Commission, 2018). Unethical conduct includes but is not limited to, falsifying, misrepresenting,

or omitting: professional qualifications, criminal history, college or staff development credit

and/or degrees, academic award, and employment history, information submitted to federal,
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state, local school districts and other governmental agencies, information regarding the

evaluation of students and/or personnel, reasons for absences or leaves, information submitted in

the course of an official inquiry/investigation, and information submitted in the course of

professional practice (The Code of Ethics for Educators, Georgia Professional Standards

Commission, 2018). Significantly, educators are required to be honest and ethical in every aspect

of their lives and in their profession as well. Standard 5 states that an educator entrusted with

public funds and property shall honor that trust with a high level of honesty, accuracy, and

responsibility (The Code of Ethics for Educators, Georgia Professional Standards Commission,

2018). This also goes along with honesty. If an educator is entrusted with funds, they are

expected to act with honesty and integrity when dealing with the funds that they are trusted with.

Standard 6 states that an educator shall maintain integrity with students, colleagues, parents,

patrons, or businesses when accepting gifts, gratuities, favors, and additional compensation (The

Code of Ethics for Educators, Georgia Professional Standards Commission, 2018). Once again,

because teachers are held to a high standard, they are expected to be ethical in every realm of

their profession. This applies to relationships, funds, and also, an educator’s personal life.

Standard 7 states that an educator shall comply with state and federal laws and state school board

policies relating to the confidentiality of student and personnel records, standardized test material

and other information (The Code of Ethics for Educators, Georgia Professional Standards

Commission, 2018). Just like every other aspect of the teaching profession, teachers are expected

to not only be professional, but most importantly, be honest and ethical in every aspect. Standard

8 states that an educator shall file reports of a breach of one or more of the standards in the Code

of Ethics for Educators (The Code of Ethics for Educators, Georgia Professional Standards

Commission, 2018). As stated earlier, educators are mandated reporters. Thus, when any type of
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unethical behavior is observed or witnessed, educators are required to report that observed or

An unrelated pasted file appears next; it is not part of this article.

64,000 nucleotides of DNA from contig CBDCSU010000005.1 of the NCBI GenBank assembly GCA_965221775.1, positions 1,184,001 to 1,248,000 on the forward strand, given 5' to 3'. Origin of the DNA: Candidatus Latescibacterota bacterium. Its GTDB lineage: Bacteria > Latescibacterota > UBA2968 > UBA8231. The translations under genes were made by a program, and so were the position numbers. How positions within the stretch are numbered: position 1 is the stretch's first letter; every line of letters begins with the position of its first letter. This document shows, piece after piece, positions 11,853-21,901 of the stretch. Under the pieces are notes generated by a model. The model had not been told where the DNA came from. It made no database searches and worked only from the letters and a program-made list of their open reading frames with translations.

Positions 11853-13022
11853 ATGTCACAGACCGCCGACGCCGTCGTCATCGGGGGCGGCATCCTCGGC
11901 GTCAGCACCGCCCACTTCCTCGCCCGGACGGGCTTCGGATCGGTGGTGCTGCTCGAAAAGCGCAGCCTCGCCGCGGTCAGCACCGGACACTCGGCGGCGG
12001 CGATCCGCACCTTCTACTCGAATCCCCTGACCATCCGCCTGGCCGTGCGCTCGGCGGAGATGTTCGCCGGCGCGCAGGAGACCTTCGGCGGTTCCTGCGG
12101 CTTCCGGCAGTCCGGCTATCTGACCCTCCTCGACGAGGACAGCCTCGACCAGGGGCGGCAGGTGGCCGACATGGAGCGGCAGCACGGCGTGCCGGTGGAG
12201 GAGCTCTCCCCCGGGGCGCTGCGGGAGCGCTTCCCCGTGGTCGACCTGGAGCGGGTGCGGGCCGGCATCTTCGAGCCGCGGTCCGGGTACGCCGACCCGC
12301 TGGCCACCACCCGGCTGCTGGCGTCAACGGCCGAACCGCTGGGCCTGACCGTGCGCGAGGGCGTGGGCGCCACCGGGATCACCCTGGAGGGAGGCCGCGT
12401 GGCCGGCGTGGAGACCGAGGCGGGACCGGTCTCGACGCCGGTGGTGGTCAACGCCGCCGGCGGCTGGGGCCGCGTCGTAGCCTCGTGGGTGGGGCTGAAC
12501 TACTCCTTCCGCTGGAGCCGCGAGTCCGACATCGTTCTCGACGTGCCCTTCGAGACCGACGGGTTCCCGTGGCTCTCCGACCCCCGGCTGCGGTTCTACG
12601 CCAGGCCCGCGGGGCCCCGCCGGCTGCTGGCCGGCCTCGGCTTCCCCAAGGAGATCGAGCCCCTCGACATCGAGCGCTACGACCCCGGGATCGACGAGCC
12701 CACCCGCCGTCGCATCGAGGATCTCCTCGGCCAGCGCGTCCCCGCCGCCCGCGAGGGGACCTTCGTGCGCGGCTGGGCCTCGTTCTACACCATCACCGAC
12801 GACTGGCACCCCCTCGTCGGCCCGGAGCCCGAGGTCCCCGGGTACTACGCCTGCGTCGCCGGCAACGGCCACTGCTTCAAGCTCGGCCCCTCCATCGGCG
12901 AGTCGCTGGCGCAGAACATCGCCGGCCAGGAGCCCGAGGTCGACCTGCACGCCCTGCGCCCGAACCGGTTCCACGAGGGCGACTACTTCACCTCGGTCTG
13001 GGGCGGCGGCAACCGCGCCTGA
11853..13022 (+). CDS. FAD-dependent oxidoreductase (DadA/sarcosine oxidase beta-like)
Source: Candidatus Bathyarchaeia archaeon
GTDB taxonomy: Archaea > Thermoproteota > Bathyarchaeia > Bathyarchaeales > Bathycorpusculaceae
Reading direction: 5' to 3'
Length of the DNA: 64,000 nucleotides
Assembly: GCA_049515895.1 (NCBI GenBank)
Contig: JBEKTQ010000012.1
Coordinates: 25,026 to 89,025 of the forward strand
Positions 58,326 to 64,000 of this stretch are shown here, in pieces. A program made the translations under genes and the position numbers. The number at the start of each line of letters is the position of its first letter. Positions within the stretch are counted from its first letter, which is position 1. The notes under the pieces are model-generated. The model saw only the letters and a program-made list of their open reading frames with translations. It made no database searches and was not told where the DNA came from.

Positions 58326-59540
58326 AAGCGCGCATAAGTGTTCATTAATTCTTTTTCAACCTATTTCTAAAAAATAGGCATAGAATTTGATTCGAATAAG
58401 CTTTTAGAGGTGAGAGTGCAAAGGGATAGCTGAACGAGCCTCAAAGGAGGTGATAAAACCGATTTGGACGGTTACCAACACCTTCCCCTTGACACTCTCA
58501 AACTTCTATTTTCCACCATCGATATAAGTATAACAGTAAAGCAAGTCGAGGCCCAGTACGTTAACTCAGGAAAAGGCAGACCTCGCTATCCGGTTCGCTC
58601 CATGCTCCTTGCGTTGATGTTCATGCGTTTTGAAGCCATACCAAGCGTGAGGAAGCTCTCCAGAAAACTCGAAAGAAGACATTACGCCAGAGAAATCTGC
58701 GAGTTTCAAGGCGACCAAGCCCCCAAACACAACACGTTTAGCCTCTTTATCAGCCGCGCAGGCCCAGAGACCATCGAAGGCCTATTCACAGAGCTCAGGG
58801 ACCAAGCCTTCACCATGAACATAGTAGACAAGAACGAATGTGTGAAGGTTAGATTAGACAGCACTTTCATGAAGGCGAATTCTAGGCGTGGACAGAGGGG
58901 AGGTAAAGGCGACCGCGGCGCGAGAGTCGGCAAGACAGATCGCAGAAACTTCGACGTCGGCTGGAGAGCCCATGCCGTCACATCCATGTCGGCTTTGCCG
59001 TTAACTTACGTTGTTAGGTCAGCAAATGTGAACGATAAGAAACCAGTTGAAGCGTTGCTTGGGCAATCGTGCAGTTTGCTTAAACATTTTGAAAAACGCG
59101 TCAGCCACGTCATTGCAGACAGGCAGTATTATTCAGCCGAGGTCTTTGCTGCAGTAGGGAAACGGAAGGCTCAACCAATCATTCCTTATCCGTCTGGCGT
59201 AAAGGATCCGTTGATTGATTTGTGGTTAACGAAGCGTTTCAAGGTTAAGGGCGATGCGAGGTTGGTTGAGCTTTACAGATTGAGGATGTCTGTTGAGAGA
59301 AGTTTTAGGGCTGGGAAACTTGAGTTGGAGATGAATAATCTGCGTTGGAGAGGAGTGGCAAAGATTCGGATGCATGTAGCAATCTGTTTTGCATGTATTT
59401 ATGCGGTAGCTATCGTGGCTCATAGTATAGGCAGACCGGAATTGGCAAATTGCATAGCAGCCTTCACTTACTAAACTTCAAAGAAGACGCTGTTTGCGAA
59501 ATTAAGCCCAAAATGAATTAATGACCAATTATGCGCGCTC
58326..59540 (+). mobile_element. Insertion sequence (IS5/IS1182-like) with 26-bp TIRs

witnessed behavior or activity immediately. Last but not least, standard 9 states that an educator

shall demonstrate conduct that follows generally recognized professional standards and preserves

the dignity and integrity of the education profession (The Code of Ethics for Educators, Georgia

Professional Standards Commission, 2018). Significantly, an educator is part of a whole.

Therefore, if one educator engages in activities or demonstrates conduct that is unethical, it

affects teachers and the teaching profession as a whole. Moreover, it is imperative to be sure that

future educators are rooted in ethical behavior and professionalism; as they represent more than

just themselves. Lastly, standard 10 states that an educator shall administer state-mandated

assessments fairly and ethically (The Code of Ethics for Educators, Georgia Professional

Standards Commission, 2018). It is emphasized throughout the Code of Ethics how educators

should be honest and ethical, and the same emphasis is given here as well. Thus, the Code of

Ethics is used to guide educators along with future educators on how to be both professional and

ethical at all times.

Moral Turpitude

Moral Turpitude, as part of the Code of Ethics, also guides educators on how to maintain

professionalism. It gives specific limits in which educators should not go. It includes but is not

limited to fraud or false pretenses in obtaining something of value, larceny or a misdemeanor

theft by taking, larceny after trust, murder, soliciting for prostitutes, voluntary manslaughter, sale

of narcotics or other illegal drugs, pattern of failure to file federal tax returns in years in which

taxes are due, criminal issuance of a bad check, and making a false report of a crime (Moral

Turpitude, Georgia Professional Standards Commission, 2018). Thus, while teachers are, of
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course, expected to abide by common law, they are also expected to remain honest and ethical in

every aspect of their lives, as stated previously.

Wesleyan Dispositions

The Wesleyan dispositions also serve as a guide for future educators at Wesleyan

College. Significantly, the Wesleyan dispositions deem what is expected of the future educator.